Debra Lansing and Walker Zabriskie's Balinese designs bring a ceremonial grace to the table.

Bob Morris
November 01, 1998

"In Bali, making beautiful things is a way of offering your essence to the gods," says designer Debra Lansing. With her partner, Walker Zabriskie, Lansing will be opening a third store, Walker & Lansing Amandari, this month, in Palm Beach, Florida. Two other Amandari stores--in Southampton, New York, and Salisbury, Connecticut--have already struck a note with the fashionable set, which is coming to hold Bali's culture in high regard.

"There's a tranquillity and graciousness in Bali," Lansing says, "that we are trying to bring to our stores." Surrounded by the shop's mahogany bowls, lacquered serving trays, batik fabrics, pillows with raffia fringe, ice buckets with polished pewter linings and lacquered rattan chopstick holders, one might well be sitting at the dinner table in the couple's Balinese bungalow. "Whatever we eat or drink when we're there, we do very ceremonially," Lansing says.

In fact, she and Zabriskie believe that their designs can promote a more ceremonial approach to dinner anywhere. "The Balinese are very social, and their culture is based on ritual," Lansing says. "They're always serving things on banana leaves and garnishing dishes with frangipani and gardenia blossoms, because they're consumed with the visual pleasure of the presentation. There's an obligation to honor your guests there, and we take that seriously. We like to ease our guests into leisurely meals by serving lots of small courses--slices of mango, savory pickled salads and other little delicacies that take time to enjoy."

They use Champagne in the ritual too. "It keeps things festive," Zabriskie says.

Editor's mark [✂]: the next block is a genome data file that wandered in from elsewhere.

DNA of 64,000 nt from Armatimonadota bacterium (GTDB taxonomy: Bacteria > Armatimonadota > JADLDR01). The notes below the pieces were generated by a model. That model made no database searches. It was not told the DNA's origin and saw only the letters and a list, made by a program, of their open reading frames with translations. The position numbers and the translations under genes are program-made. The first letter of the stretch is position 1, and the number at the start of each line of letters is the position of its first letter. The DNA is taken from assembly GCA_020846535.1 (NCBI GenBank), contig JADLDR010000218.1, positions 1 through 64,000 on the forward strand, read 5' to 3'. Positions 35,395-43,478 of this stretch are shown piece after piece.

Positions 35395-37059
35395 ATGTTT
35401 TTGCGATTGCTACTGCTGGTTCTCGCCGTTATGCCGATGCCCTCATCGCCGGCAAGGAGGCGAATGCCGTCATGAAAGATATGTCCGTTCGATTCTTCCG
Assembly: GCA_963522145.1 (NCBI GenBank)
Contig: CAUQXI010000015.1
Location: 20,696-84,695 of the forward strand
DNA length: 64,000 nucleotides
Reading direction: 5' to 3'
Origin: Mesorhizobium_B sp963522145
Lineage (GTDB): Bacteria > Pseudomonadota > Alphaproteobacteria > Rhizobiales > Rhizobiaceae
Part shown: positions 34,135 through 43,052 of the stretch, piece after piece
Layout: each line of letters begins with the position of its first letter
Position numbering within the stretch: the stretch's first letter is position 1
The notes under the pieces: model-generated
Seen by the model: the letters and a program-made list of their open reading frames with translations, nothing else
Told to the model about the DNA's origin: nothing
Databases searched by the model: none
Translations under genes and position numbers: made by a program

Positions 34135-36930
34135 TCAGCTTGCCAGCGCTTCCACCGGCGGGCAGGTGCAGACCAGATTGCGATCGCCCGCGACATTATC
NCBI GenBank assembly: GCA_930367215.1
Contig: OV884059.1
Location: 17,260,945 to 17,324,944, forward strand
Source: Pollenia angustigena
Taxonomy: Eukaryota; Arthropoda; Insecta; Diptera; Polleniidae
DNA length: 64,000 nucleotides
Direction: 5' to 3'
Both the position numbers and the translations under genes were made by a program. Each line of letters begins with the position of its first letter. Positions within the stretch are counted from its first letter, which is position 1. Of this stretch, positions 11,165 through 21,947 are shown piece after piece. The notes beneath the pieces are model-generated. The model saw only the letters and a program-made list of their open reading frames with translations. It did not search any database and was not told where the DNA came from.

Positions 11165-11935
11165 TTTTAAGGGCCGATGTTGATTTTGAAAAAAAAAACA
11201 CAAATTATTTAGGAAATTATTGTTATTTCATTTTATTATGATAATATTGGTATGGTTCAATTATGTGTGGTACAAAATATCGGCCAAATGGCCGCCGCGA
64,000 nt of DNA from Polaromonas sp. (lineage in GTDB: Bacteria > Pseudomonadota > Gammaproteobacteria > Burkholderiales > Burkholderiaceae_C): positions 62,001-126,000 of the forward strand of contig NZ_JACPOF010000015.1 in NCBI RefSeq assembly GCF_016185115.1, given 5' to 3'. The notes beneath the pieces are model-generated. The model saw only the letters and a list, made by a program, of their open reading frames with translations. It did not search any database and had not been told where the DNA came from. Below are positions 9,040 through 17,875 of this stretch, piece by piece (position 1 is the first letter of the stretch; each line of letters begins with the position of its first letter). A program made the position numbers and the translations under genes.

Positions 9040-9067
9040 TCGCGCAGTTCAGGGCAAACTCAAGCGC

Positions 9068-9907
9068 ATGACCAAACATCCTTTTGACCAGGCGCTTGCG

While the Balinese are known for their love of exuberant, intricate detailing--Margaret Mead described it as "an insatiable appetite for an elaborate patterning of the world"--Lansing tends to tone things down in her own designs. "We prefer simple shapes that show off the sensuousness of the natural material," Zabriskie says. "It's a more modern, streamlined approach." Which isn't to say that their objects are not as painstakingly crafted as the elaborate constructions that the Balinese offer the gods on feast days; some of their bowls can take a year to produce.

Right now Lansing and Zabriskie are looking forward to their new store. "You don't see all the ritual extravagance in Palm Beach that you do in Bali," Zabriskie says. "You do see some extravagant outfits. Last time I was there I saw a two-toned Rolls-Royce."

"Palm Beach is a tropical place with lots of interesting people hidden away behind jungle foliage," Lansing adds. "People there aren't afraid of color. They're like birds of paradise."

It's like Bali, then? Well, not exactly.

"In Bali, people are very humble," Lansing says. "I don't think we'll be seeing much of that in Palm Beach."

BOB MORRIS is a frequent contributor to The New York Times.

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